CAR Coalition Pushes for Right to Repair Laws

By Staff Writer March 24, 2024 605
The GAO report "Vehicle Repair: Information on Evolving Vehicle Technologies and Consumer Choice" features an analysis of current regulations and interviews with vehicle repair stakeholders. The GAO report "Vehicle Repair: Information on Evolving Vehicle Technologies and Consumer Choice" features an analysis of current regulations and interviews with vehicle repair stakeholders.

The CAR Coalition, a group of independent automotive parts, management and repair companies, associations, and insurers committed to preserving consumer choice and affordable vehicle repair, on March 21 pointed to a new report from the U.S. Government Accountability Office (GAO) focused on vehicle repair as evidence that federal vehicle right-to-repair laws are needed.

The report entitled “Vehicle Repair: Information on Evolving Vehicle Technologies and Consumer Choice” highlights the limited options vehicle owners have due to repair restrictions imposed by auto manufacturers. These include data limitation and an inability for independent repair shops to service vehicles without manufacturer tools. The bipartisan SMART (H.R. 1707) and REPAIR (H.R. 906) Acts would provide consumers and independent repair shops with the data, tools, and parts they need to service vehicles in a safe and efficient manner.

Justin Rzepka, CAR Coalition Executive Director.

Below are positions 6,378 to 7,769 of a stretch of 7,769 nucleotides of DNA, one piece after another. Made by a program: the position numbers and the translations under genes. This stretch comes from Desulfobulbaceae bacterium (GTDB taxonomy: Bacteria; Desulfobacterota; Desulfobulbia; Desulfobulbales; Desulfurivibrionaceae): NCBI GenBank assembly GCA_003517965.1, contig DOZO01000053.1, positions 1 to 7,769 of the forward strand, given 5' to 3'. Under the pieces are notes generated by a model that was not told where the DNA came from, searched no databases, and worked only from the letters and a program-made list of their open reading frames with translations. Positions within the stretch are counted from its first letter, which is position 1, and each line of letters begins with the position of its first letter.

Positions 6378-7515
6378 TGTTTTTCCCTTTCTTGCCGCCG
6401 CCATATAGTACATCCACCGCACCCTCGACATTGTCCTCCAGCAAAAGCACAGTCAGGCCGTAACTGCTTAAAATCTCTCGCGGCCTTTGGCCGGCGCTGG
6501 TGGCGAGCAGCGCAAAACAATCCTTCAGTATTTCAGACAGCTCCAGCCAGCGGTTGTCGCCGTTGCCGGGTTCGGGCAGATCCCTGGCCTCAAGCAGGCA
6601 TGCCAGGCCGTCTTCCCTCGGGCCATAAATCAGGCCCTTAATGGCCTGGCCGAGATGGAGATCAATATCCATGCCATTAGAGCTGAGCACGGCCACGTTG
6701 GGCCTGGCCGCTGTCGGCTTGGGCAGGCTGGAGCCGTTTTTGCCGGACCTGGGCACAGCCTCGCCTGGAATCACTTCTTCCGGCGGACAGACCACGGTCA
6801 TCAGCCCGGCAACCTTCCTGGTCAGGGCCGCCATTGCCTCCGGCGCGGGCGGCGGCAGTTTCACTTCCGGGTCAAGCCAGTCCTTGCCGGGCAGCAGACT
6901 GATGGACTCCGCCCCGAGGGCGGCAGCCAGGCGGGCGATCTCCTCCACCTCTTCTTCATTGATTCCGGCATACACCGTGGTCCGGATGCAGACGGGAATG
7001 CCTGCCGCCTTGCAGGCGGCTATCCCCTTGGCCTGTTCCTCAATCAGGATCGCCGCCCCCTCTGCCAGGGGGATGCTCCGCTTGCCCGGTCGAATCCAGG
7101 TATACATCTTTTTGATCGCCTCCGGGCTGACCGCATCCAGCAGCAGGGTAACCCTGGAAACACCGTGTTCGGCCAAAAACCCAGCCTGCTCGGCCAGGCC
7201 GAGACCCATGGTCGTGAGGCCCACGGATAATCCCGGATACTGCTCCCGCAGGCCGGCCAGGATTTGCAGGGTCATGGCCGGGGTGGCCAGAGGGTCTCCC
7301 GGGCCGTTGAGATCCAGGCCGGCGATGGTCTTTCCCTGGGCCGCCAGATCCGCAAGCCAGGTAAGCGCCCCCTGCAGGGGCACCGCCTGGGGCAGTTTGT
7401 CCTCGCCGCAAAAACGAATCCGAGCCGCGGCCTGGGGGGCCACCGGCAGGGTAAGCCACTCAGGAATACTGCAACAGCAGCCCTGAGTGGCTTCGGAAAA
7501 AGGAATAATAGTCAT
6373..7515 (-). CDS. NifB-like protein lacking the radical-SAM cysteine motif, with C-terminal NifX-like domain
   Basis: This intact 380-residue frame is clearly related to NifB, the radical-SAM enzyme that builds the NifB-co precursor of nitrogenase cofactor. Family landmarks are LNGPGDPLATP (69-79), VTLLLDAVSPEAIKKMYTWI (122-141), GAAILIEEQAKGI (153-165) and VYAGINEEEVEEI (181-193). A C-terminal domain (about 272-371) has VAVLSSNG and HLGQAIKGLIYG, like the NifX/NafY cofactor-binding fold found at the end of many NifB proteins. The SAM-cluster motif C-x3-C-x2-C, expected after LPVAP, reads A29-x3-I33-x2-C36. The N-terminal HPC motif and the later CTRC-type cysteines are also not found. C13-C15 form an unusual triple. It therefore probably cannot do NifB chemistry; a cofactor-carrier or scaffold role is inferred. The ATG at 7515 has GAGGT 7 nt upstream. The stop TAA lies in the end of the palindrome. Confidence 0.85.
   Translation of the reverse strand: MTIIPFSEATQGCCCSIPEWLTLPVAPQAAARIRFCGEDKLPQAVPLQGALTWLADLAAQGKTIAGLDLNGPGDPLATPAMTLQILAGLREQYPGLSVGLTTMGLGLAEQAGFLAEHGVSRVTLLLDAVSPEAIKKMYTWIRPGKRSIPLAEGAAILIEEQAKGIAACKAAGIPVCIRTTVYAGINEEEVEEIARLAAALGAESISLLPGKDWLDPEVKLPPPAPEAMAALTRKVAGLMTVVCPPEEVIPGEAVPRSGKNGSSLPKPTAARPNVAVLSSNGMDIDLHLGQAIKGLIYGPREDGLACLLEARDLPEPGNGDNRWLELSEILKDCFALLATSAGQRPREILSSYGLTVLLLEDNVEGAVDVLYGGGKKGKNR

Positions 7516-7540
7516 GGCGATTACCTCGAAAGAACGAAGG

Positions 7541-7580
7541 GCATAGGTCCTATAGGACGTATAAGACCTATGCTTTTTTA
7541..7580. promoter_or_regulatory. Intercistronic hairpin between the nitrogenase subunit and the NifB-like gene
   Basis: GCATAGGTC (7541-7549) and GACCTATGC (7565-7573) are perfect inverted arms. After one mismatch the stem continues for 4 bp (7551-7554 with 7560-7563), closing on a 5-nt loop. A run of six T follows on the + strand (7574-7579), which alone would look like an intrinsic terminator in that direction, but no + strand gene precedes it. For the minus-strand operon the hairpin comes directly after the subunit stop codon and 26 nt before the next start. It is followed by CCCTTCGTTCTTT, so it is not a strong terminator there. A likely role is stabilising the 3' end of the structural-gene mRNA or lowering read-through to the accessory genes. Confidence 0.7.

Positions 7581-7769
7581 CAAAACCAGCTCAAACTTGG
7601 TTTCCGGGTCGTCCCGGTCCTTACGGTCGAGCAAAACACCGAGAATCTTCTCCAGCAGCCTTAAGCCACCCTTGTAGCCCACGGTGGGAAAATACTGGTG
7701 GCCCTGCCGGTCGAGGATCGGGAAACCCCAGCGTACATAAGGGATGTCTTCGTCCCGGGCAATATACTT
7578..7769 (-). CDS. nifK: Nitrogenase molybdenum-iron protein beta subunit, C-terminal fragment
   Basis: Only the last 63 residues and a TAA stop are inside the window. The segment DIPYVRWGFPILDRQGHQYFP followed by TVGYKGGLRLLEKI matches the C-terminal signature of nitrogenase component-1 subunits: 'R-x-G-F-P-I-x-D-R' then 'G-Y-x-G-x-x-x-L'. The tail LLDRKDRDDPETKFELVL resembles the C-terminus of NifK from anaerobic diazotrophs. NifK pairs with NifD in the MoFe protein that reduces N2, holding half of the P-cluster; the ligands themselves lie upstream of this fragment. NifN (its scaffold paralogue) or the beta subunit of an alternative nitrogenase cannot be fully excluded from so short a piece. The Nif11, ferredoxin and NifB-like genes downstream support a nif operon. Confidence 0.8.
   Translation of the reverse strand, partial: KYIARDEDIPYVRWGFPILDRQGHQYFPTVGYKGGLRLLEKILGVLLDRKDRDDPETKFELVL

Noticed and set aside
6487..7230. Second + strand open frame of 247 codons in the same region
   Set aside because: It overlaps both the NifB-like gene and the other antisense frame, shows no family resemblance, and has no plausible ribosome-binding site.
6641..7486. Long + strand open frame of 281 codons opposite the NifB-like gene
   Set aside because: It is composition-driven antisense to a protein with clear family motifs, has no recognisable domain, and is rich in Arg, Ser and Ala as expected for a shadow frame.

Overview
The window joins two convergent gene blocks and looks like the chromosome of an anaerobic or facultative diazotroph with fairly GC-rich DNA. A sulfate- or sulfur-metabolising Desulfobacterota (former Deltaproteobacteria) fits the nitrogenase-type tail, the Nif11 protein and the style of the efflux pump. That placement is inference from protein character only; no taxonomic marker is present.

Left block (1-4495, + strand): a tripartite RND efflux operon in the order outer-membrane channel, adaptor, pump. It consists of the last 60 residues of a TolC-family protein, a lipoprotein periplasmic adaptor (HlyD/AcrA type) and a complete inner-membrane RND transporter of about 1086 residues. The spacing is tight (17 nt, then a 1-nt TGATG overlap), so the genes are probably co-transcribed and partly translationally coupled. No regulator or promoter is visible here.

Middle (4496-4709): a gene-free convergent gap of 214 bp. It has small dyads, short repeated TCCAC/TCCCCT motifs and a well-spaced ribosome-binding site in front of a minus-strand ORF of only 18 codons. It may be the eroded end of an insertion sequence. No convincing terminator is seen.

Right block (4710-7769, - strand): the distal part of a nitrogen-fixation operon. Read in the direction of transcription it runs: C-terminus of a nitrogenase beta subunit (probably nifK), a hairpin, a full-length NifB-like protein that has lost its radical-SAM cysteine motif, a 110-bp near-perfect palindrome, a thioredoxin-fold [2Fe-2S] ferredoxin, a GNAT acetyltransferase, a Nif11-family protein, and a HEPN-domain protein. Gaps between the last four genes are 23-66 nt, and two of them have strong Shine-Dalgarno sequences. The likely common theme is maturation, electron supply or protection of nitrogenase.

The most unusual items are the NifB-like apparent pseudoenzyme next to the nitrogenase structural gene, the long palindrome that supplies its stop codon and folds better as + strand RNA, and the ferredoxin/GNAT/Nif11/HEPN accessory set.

“This new report from the GAO is more evidence that repair options for vehicle owners are being limited by auto manufacturers,” CAR Coalition Executive Director Justin Rzepka said. “It’s beyond time for the Congress to address this issue and ensure that Americans can choose where and who repairs their vehicles. If they want to go to an independent repair shop, they should be able to do so. The bipartisan SMART and REPAIR Acts are specifically focused on righting this wrong.”

The report featured an analysis of current regulations and interviews with vehicle repair stakeholders. Among the key takeaways in the report were: “If independent repair shops face limitations in access to the information, data, and tools needed for repair or are otherwise disadvantaged compared to dealerships, consumers may have fewer repair choices, which may reduce competition and make repairs more expensive and inconvenient.”

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Last modified on Monday, 25 March 2024 17:57